Eleven-time Pro Bowler, four-time NFL MVP and Super Bowl champion, Peyton Manning, has all the accolades to be one of the greatest players of all time. But with Manning just joining the Broncos, he won't crack the countdown of greatest Broncos quite yet.
Manning will look to join a list of great players who have played before him in hopes of joining that one guy who wore No. 7—his name seems to have slipped my mind at this time.
I broke down the 20 greatest to wear a Bronco uniform. Those who missed the cut include John Lynch, Brian Dawkins, Ed McCaffrey, Lionel Taylor and Frank Tripucka.
So here comes the great debate: Who is the greatest Bronco of all-time?
It's a hard task to take an original AFL team and find the 20 best to play for them. During the 52 years the Broncos have played in the AFL and NFL, they have had a combined 194 Pro Bowlers and 57 first-team All-Pros.
But only 20 could make the list of the best.
Here is a list of those who fell just short:
- Brian Dawkins, safety
- John Lynch, safety
- Riley Adams, tight end
- Trevor Pryce, defensive end
- Rick Upchurch, wide receiver
It's hard to believe that a guy who had 97.5 sacks never made one Pro Bowl. But that's what Fletcher did.
The 97.5 sacks is the Broncos franchise record. He also holds the NFL record for most consecutive games with at least one sack (10).
Thompson was a three-time Pro Bowler and finds himself in the Broncos Ring of Fame. During his career, he had a knack for the ball while it was in air.
He had 40 interceptions (third in Broncos history) and three touchdowns in his 13 seasons with the Broncos. During that stretch, Thompson started 178 games, which ranks third all time in franchise history.
Thompson was inducted into the Broncos Ring of Fame in 1987.
Probably the most underrated Bronco of all time. He was the leader of the Broncos defense for eight seasons from 1999-2006.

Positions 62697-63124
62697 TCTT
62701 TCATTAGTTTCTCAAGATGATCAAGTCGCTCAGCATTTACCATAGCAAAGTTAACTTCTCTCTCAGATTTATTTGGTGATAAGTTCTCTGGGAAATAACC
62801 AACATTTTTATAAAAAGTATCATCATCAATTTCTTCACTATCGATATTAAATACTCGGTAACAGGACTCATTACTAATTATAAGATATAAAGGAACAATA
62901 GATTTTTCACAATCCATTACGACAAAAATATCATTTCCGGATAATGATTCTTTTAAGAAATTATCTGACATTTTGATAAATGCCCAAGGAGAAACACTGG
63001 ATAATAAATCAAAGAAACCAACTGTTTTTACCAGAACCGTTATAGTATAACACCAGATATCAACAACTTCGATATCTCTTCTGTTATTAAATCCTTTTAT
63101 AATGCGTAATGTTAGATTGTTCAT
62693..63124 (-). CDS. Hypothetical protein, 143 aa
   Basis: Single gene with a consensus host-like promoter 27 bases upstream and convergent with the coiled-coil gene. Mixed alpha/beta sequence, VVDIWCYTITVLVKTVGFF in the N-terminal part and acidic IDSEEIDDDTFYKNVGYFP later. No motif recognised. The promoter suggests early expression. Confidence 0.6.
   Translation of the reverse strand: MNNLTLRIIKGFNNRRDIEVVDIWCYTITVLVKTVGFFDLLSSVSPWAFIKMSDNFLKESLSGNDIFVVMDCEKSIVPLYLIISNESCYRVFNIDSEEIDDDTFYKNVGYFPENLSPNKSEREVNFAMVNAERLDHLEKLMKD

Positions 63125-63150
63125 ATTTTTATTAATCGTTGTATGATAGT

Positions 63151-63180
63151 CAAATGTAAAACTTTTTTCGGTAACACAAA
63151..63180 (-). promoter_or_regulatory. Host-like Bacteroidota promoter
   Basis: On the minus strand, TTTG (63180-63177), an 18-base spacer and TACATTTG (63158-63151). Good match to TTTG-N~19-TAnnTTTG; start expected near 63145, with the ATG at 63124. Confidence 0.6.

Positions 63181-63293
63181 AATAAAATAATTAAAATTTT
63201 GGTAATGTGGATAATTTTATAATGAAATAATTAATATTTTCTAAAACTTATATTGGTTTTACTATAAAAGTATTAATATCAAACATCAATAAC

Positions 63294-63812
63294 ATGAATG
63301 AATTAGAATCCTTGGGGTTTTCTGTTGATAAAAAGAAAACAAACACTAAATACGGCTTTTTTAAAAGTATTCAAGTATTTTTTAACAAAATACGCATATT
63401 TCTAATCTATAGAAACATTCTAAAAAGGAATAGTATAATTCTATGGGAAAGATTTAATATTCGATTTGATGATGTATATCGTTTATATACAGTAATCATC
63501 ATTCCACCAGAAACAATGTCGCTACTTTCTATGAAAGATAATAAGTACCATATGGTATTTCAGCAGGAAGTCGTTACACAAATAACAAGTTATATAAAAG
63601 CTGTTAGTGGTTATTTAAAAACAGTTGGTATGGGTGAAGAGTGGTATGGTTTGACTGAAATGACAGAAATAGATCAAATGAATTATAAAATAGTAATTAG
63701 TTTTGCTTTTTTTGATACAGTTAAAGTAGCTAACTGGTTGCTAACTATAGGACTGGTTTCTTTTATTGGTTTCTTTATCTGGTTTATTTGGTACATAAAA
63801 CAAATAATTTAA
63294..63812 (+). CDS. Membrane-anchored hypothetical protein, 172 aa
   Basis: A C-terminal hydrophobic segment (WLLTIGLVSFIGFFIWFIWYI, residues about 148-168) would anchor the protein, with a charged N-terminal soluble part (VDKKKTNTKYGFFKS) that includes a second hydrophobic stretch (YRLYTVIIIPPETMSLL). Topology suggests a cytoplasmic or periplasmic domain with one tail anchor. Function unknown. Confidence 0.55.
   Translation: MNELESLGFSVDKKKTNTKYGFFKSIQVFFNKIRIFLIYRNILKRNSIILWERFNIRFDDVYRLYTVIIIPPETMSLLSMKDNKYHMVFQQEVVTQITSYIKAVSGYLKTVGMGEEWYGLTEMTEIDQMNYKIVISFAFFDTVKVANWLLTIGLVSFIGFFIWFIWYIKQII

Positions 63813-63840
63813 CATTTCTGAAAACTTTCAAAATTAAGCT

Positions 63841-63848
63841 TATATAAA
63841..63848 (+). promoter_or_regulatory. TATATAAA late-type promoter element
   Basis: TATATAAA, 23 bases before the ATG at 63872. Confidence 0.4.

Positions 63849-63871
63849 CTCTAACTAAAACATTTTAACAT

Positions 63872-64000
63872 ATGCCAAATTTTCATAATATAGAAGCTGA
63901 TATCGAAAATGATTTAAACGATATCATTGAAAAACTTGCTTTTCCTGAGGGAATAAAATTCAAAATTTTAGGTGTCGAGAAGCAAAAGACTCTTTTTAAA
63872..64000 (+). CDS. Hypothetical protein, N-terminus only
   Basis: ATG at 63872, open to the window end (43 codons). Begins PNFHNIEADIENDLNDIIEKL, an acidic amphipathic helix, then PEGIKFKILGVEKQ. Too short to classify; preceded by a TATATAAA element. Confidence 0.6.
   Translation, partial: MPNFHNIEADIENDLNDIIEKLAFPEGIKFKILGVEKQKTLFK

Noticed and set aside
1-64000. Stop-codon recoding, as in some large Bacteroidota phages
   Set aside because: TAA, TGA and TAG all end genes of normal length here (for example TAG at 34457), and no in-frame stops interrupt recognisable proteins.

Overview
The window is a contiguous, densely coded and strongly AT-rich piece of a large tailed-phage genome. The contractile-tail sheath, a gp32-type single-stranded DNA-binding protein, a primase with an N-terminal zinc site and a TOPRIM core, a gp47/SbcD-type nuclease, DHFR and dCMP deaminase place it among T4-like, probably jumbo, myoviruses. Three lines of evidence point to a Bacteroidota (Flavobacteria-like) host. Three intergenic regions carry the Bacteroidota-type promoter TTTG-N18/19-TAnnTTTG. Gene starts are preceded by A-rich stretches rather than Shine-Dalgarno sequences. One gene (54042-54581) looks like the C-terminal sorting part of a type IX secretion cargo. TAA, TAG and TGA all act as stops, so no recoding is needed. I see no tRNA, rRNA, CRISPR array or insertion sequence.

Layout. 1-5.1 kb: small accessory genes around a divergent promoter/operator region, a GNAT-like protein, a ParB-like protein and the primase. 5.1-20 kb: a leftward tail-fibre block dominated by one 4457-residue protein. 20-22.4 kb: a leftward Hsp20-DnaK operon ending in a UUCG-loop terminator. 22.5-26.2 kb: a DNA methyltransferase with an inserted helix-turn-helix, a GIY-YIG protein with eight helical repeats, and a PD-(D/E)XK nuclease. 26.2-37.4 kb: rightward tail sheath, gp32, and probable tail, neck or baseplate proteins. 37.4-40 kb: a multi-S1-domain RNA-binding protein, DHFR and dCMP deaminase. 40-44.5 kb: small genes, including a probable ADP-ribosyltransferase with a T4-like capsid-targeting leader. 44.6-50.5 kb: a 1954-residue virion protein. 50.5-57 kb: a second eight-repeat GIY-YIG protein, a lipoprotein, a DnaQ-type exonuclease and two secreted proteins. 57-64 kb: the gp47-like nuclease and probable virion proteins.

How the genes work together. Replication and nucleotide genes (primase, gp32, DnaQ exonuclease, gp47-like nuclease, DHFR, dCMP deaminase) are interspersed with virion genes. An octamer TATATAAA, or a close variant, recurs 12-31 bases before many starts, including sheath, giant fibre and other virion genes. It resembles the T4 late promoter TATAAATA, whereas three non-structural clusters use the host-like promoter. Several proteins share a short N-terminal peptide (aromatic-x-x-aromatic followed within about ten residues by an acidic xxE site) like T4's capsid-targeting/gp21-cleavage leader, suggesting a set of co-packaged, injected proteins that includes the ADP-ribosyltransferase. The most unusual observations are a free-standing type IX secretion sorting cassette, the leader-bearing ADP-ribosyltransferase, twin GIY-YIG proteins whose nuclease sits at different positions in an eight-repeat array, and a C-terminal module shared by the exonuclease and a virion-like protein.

Wilson had 554 solo tackles and 21.5 sacks as a Bronco linebacker. He was a five-time Pro Bowl linebacker and also a two-time All-Pro.
Wilson's career was cut short when he suffered a neck injury that he couldn't fully recover from.
During his time, Gonsoulin was the best. He had the first interception in American Football League history, in the AFL's inaugural game. His 43 career interceptions is second all time in Broncos history.
During his rookie season he had 11 interceptions, which is still most in a season by a Bronco. He also had a four interception game in 1960 against Buffalo.
Gonsoulin was a six-time AFL All-Star and was inducted to the Broncos Ring of Fame in 1984.
It's hard to believe that a man heading into his 7th season would make this list. But the numbers can't be argued with. In fact, it could be argued that he could be higher on this list.
Dumervil has recorded 52.5 sacks (second in Broncos history), in just five seasons of playing. If he hadn't torn his pectoral tendon, those numbers would be even greater.
Since he signed a five-year extension last year, his numbers will only increase as a Bronco. And with that, he will move up the list of all-time greats.
Dumervil is a two-time Pro Bowler and an All-Pro in 2009, when he recorded a Bronco-record 17 sacks.
Smith played 14 seasons for the Denver Broncos. He was known for his hard hitting at the safety position.
He had 1,152 tackles, 15 sacks and 30 interceptions. The interceptions rank seventh in Broncos history.
During the 1992 season, Smith was voted by his teammates to be the most inspirational player. Not only was he an inspiration, he was a Pro Bowl safety. He was a six-time Pro Bowler.
Smith was inducted into the Broncos Ring of Fame in 2001.